“In the Acts of the Apostles we read that the first Christians ‘ate their food with glad and generous hearts’ (2:46). Wherever the disciples went, ‘there was great joy’ (8:8); even amid persecution they continued to be ‘filled with joy’ (13:52). The newly baptized eunuch ‘went on his way rejoicing’ (8:39), while Paul’s jailer ‘and his entire household rejoiced that he had become a believer in God’ (16:34). Why should we not also enter into this great stream of joy?”(EG, 5)
 
And why was there such joy? The Good News brings great joy! God has become one of us, Emmanuel, God with us. God has come among us: We have a Savior who knows us so completely and loves us absolutely so that we can always trust in His merciful love. He will always come to us when we call, and in that encounter He changes our lives for the better. Good News yesterday, today and forever. May we unwrap this Good News in our hearts and joyfully announce it anew to our communities and the world.

--Originally published in the Winter 2017 issue of Vermont Catholic magazine.

Ephipany festival in Rome

Fifteen-year-old show choir member Molly Biggs of Topeka, Kansas, thought her biggest singing break would be performing in Kansas City.
 
As the New Year dawned, she wasn't in Kansas anymore.
 
She was standing in St. Peter's Square Jan. 3 -- surrounded by Bernini's colossal stone colonnade, a splashing fountain and an ancient Egyptian obelisk -- getting ready to perform with 33 other Kansans in St. Peter's Basilica, with the Sistine Chapel choir, at Mass celebrated by Pope Francis for the feast of the Epiphany Jan. 6.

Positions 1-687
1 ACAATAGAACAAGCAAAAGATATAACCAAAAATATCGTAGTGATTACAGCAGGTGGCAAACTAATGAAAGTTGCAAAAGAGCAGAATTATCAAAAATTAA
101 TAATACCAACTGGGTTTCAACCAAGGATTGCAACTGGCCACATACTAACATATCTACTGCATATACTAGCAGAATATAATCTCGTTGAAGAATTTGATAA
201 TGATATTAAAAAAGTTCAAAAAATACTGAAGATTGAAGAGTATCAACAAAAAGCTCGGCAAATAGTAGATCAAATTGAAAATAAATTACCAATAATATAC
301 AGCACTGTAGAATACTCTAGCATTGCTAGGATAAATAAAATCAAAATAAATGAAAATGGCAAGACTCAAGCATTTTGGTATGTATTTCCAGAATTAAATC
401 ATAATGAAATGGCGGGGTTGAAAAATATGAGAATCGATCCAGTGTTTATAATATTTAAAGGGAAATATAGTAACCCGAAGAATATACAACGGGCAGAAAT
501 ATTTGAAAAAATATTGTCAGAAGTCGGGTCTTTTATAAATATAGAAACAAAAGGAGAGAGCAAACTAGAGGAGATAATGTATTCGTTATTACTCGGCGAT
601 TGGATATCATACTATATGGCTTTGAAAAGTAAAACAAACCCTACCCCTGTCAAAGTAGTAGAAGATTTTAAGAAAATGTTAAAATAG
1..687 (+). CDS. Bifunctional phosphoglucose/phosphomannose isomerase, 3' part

Before she fully understood what the choir trip to Rome was really about, "I thought maybe we would come to Rome to watch" the Sistine Chapel Choir sing, "but no, were going to go sing with them. My mind was blown," she told Catholic News Service.
 
The mastermind behind the choral odyssey was Chris Hubbard, who is the music teacher at St. Matthew's Catholic school and the director of music ministries at St. Matthew Catholic Church and Mother Teresa of Calcutta Catholic Church in the city of Topeka.
 
Hubbard, who had earlier experiences of the thrill of taking choir trips to different countries, said he wanted the children, teens and adults he taught or directed "to branch out, experience music in a different light and use the gifts given to us."
 
The choirs he works with, Hubbard said, only sang at Masses at their local parishes, and the majority of those who came with him had never left the United States, much less visited Italy.
 
People's initial doubts or fears meant "at first they didn't think it could happen" and a few pep talks were necessary, he said, to encourage them that "if you believe in God, then anything is possible."
 
Joan Atkins joined the choir at Mother Teresa after her husband passed away in November. The trip was special for her, she said, because she brought with her his rosary, "which he always called, 'my beads,'" to be blessed by the pope.
 
Hubbard said that once he got people on board, all that was left to do was raise the money for the trip. Cinnamon roll sales, garage sales, BBQ and spaghetti dinners and other events brought in about $30,000 -- enough to pay for one choir and split what was left equally among the others, he said.
 
After researching choir tour options, Hubbard said he chose an itinerary with Peter's Way Tours, a Jericho, New York-based company that specializes in arranging performances for choirs at the Vatican.
 
The weeklong trip Hubbard led included: singing an evening concert with the children's choir from the Diocese of Orange, California, in Rome's Church of St. Ignatius Jan. 3; Mass at the Basilica of St. Francis in Assisi Jan. 4; Mass celebrated by U.S. Cardinal Edwin F. O'Brien in St. Peter's Basilica Jan. 5; and the papal Mass with the Sistine Chapel Choir Jan. 6.